The District of Columbia Fire and Emergency Medical Services Department has launched an investigation after being made aware of a photograph circulating online showing recruits flashing the "OK" sign, which is often used as part of a harmless joke called the "circle game."
In recent years, however, the OK sign has also been associated with white supremacy, hence the reason for the investigation.
What are the details?
WUSA-TV in Washington, D.C. reported Wednesday that the department was made aware of the photo that day, and officials said they believe the picture was taken in March of last year.
D.C. Fire and EMS chief communications officer Doug Buchanan told the outlet, "The department has immediately initiated an interview review of the photograph, which may include interviews with everyone pictured in the photograph."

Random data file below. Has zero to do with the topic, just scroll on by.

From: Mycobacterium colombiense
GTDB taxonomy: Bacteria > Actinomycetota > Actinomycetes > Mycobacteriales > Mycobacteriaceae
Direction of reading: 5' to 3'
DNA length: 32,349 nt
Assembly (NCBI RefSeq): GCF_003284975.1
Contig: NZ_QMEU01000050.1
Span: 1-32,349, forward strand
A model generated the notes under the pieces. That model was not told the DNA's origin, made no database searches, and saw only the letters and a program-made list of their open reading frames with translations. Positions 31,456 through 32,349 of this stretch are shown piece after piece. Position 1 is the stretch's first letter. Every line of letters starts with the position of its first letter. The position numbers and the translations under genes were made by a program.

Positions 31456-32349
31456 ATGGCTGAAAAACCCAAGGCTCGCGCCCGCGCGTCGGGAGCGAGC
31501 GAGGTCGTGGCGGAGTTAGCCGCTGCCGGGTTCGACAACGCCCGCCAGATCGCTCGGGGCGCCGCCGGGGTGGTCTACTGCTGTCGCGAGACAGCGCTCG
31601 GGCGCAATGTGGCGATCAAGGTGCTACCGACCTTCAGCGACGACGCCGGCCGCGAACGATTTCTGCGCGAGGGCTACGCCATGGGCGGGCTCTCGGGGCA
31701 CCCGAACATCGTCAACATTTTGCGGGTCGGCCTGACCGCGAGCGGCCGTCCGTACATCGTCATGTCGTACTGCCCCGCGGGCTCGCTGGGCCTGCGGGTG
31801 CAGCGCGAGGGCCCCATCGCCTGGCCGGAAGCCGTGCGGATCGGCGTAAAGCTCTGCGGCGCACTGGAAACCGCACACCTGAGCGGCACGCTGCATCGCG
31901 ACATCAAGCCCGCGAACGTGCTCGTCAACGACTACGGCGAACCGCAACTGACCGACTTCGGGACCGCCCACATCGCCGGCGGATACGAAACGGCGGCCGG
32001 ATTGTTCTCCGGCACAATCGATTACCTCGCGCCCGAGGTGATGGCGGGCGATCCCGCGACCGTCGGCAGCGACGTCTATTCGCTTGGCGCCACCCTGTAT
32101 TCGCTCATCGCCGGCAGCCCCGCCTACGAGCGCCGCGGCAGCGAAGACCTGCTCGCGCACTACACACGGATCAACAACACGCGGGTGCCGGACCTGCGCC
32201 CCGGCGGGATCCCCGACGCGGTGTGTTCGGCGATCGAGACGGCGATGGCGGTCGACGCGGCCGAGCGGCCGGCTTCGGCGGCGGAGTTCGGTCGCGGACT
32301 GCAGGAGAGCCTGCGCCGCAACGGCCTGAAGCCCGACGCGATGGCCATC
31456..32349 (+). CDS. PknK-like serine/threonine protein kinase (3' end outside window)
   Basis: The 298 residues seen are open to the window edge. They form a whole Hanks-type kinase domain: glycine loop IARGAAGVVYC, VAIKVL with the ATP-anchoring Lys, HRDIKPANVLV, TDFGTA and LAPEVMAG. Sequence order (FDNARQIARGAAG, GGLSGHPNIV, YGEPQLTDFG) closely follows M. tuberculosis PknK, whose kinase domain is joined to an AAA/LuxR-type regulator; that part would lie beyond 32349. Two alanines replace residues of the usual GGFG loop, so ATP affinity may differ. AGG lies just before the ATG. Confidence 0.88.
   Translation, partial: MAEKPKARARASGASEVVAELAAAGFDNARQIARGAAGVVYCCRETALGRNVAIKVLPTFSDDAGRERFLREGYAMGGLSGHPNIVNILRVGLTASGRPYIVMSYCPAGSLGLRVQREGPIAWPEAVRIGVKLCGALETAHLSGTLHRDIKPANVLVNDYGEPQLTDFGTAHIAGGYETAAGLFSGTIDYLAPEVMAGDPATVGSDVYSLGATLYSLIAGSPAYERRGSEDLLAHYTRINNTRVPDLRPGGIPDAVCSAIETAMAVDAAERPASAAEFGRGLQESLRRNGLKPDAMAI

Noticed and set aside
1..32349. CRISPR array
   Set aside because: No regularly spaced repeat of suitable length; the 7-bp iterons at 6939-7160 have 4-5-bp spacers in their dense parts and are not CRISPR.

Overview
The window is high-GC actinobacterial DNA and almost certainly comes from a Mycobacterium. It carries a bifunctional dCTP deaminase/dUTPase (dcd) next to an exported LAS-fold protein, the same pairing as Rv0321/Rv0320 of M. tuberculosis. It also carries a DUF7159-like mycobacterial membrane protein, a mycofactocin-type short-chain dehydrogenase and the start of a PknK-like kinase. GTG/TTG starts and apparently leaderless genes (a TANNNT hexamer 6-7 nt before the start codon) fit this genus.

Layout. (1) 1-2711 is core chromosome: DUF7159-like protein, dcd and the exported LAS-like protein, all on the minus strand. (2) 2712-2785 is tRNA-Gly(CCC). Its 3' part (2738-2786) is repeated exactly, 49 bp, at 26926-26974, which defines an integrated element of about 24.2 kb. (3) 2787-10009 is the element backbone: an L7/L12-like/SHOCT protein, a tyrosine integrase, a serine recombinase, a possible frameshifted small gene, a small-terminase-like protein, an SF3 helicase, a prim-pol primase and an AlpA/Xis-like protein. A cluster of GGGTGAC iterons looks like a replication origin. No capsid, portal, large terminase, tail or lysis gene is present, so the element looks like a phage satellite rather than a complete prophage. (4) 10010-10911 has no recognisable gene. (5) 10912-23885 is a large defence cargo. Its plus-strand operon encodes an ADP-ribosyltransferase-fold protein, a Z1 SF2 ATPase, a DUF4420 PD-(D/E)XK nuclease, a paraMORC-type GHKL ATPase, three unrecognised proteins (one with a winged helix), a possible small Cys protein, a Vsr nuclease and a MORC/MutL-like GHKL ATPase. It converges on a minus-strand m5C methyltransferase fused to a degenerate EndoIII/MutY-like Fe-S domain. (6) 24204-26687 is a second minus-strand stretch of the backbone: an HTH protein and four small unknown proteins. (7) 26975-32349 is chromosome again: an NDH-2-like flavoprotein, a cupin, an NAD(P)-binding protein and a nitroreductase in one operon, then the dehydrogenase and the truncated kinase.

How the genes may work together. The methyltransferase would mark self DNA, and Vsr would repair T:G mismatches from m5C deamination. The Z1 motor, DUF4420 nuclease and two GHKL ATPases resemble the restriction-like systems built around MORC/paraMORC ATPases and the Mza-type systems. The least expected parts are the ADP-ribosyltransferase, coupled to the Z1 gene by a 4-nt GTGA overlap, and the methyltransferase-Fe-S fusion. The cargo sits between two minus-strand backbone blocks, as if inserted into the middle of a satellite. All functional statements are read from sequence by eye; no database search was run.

The station also shared a message from a viewer who said of the image, "As a district citizen, I don't feel comfortable with DC fire recruits taking pictures while showing the white power symbol. They all just saw the fall back from the Navy midshipmen doing this online, yet they still decide to follow with the same racial antics. Whoever took this picture and posted in online, should be looked at as well."
The viewer was referring to the cadets from West Point and midshipmen from the Naval Academy who were investigated for flashing the "OK" sign on national television during the Army-Navy game last month.
A dual investigation was launched into the incident after public outcry, and officials determined the students were playing the "circle game" — an innocent game that involves flashing the OK sign upside-down and punching anyone who is tricked into looking at it. There were no racist connotations behind the hand gestures, investigators discovered.